One of Mashable's
“17 books every activist should read in 2019”
In the eloquent
tradition of Bryan Stevenson’s Just Mercy, an award-winning leader
in the movement to end mass incarceration takes on the vexing problem
of violent crime
Although over half
the people incarcerated in America today have committed violent
offenses, the focus of reformers has been almost entirely on
nonviolent and drug offenses. Danielle Sered’s brilliant and
groundbreaking Until We Reckon steers directly and unapologetically
into the question of violence, offering approaches that will help end
mass incarceration and increase safety.
Widely recognized as
one of the leading proponents of a restorative approach to violent
crime, Sered asks us to reconsider the purposes of incarceration and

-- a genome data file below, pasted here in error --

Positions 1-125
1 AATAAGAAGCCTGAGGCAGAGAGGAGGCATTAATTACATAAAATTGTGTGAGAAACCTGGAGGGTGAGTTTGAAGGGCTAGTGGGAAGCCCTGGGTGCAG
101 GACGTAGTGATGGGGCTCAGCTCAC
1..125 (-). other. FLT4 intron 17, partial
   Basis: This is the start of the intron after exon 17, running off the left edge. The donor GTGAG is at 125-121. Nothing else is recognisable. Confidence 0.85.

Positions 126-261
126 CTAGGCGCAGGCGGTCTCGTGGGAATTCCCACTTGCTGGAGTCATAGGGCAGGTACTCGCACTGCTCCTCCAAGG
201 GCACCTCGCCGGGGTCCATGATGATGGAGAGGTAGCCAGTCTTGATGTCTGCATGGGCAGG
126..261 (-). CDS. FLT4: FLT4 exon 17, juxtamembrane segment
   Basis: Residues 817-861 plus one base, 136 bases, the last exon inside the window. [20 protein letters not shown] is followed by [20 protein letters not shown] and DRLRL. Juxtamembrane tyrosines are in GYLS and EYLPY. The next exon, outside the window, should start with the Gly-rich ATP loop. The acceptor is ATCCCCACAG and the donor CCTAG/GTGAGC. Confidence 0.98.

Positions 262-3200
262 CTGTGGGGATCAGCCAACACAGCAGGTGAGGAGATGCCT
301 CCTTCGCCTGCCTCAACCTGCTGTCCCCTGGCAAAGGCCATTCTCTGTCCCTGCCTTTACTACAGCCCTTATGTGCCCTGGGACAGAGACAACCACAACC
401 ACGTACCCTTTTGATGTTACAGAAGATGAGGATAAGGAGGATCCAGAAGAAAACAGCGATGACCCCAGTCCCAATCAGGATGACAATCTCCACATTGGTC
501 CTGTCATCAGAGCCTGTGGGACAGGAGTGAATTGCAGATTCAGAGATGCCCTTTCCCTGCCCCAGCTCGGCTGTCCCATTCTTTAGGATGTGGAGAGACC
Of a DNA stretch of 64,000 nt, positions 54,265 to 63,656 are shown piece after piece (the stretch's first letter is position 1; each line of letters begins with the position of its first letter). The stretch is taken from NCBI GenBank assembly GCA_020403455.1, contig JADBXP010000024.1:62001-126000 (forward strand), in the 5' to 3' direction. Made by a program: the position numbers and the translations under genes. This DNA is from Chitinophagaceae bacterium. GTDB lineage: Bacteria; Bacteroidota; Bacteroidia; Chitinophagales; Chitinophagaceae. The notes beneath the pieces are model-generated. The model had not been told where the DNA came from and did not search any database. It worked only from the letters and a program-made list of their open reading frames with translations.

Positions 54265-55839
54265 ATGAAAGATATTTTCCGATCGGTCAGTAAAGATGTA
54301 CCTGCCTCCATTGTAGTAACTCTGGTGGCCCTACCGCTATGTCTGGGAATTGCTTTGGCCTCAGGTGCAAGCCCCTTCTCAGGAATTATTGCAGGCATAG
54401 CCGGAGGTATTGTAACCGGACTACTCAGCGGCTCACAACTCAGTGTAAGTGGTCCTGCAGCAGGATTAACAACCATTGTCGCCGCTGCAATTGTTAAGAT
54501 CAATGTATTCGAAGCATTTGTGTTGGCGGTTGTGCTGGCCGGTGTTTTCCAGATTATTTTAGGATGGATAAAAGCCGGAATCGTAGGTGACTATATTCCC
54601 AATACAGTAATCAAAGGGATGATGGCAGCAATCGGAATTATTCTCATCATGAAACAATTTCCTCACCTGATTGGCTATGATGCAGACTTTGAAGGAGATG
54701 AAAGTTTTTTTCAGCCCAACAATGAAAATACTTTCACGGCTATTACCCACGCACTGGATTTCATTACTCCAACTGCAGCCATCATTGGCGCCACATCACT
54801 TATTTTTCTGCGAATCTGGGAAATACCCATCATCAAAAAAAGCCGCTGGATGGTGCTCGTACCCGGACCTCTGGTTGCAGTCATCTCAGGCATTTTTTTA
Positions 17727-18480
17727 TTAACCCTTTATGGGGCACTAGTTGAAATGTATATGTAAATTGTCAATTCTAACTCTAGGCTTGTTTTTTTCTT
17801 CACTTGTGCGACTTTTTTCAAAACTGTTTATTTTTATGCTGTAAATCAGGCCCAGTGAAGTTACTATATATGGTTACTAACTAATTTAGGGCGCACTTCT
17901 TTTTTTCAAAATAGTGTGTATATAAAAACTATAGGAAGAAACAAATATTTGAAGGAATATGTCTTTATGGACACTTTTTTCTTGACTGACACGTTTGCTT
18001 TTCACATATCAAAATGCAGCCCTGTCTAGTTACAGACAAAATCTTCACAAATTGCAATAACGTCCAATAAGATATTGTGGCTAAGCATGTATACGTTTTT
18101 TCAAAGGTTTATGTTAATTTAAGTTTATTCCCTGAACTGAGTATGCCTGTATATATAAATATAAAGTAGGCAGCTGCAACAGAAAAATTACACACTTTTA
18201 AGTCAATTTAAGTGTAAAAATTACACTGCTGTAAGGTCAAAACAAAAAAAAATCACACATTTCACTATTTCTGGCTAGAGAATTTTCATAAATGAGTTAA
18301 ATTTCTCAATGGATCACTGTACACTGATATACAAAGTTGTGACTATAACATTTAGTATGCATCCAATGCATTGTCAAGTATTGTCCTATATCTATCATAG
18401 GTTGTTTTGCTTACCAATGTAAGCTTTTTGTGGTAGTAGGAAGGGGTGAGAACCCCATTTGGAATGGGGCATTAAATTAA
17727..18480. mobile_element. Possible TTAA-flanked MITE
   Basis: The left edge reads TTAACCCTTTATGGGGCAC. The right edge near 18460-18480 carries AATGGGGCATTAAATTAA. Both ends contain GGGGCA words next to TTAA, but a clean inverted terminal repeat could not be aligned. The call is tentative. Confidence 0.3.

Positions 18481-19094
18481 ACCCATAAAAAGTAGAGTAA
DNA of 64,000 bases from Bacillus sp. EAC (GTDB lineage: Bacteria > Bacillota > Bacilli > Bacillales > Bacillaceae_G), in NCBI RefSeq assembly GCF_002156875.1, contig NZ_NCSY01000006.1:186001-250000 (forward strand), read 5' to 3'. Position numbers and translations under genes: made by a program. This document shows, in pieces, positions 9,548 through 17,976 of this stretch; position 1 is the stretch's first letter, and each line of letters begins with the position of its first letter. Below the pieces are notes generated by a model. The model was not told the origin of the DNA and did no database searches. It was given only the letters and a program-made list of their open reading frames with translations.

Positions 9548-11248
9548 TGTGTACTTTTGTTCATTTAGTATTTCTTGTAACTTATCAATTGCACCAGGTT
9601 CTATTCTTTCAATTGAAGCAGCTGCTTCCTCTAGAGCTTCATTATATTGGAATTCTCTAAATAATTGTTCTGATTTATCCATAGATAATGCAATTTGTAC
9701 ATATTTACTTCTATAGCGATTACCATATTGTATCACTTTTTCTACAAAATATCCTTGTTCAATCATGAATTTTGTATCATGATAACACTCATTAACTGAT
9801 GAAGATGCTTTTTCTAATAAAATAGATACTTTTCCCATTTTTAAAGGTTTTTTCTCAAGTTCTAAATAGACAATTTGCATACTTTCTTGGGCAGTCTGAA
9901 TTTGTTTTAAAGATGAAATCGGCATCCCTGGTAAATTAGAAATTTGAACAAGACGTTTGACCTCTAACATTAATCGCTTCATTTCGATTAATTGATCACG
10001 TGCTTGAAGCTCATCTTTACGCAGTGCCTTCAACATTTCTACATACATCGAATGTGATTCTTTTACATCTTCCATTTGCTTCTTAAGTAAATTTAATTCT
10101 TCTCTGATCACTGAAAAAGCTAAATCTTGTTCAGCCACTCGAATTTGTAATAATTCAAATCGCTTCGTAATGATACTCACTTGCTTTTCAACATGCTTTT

argues persuasively that the needs of survivors of violent crime are
better met by asking people who commit violence to accept
responsibility for their actions and make amends in ways that are
meaningful to those they have hurt—none of which happens in the
context of a criminal trial or a prison sentence.
Sered launched and
directs Common Justice, one of the few organizations offering
alternatives to incarceration for people who commit serious violent
crime and which has produced immensely promising results.
argues that the reckoning owed is not only on the part of those who
have committed violence, but also by our nation’s overreliance on
incarceration to produce safety—at great cost to communities,
survivors, racial equity, and the very fabric of our democracy.